Conflict… Being the Adult You Want Your Child to Be

Posted on December 12, 2016 in category Director's Blog

We often carry expectations for our kids that we don’t hold for ourselves.  Many of us say “ I want my kids to speak up when someone hurts them” “I want my kids to ask questions to seek information about something they don’t understand.”  “I want my kids to tell their friend when they hurt their feelings.”  Yet this is something that many of us as adults struggle with.

A child’s first and most important teacher is their parent.  They watch everything we do and say but our words hold much more weight if they see our actions behind them.

I recently got into a conflict with my sister. We exchanged some text messages, both saying things out of hurt feelings.  We knew that texting or avoiding the conflict wouldn’t resolve anything.  So we agreed to discuss it over the phone when we both could give the conversation the time needed.  Resolving our issues was dependent both on being able to speak up about the things that hurt my feelings, but also on being able to hear my sister describe her feelings.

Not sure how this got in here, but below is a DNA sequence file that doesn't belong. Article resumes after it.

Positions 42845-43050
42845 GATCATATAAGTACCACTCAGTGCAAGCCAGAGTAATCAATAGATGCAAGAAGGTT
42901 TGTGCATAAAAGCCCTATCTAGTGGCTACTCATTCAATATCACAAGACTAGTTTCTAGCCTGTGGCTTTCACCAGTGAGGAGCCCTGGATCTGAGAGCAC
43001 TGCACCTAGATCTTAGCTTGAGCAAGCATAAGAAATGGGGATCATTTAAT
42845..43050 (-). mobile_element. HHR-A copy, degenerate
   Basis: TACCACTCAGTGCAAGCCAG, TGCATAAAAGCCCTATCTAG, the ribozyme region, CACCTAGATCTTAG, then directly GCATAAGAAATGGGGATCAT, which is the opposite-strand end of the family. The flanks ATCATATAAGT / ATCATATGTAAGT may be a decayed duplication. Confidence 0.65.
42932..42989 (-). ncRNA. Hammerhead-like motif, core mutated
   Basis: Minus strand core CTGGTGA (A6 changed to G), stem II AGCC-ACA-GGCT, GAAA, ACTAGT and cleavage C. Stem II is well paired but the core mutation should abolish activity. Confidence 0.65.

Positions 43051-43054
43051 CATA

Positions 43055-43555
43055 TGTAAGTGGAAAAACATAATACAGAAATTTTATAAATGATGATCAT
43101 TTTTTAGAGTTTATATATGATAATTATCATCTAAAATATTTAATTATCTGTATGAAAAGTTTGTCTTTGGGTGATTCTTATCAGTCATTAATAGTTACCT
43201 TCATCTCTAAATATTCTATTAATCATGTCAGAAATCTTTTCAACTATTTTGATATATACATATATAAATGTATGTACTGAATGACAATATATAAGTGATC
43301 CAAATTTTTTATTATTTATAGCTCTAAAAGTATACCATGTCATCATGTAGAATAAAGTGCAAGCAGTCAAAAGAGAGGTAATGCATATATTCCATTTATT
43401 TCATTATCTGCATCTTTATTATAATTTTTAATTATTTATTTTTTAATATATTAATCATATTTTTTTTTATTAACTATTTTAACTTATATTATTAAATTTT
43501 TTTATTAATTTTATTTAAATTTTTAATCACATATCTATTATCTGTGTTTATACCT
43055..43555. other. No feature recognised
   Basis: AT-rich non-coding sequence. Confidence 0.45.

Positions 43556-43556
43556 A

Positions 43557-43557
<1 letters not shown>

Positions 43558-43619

During one of our weekly family dinners I described the process with my family, leaving out details as it wasn’t their conflict to solve, but as a way to demonstrate how to work through a conflict.

This past Monday I attended an offsite meeting to which the goal of the meeting still did not feel clear to me after the 2 hours.  I thought to myself “What would I tell my kids to do if they attended a class at school and did not understand?  I would tell them to speak up and ask for clarification.” So I held myself to the same standard.  I raised my hand and explained to the facilitator that I didn’t have a clear goal of what the purpose of the meeting was.  Sure…I felt nervous in a room full of other professionals but If I expect it and believe it for my kids, I needed to model it and live it.

We encounter many people on a daily basis who have different ideas.   Different ideas on how to celebrate the holidays, how to raise kids, how to load a dishwasher, whether it’s ok to color outside the lines, who to vote for, etc.  Conflict is inevitable.  We can practice respectfully disagreeing, setting boundaries and limits on our emotional and physical health, and listening and respecting others’ limits and boundaries.

While we have these same goals for our children, keep in mind that adults have the ability to decipher and determine if a conflict is worth pursuing or if they should let it go.  Most young children are still viewing through a lens of black and white while we have more experience and can see the grey.   At SYC our goal is to help guide these conflicts so our kids can have the practice and gain confidence in becoming clear communicators who can set and listen to others limits and boundaries as adults.

…Amy Rudawsky, Co-Director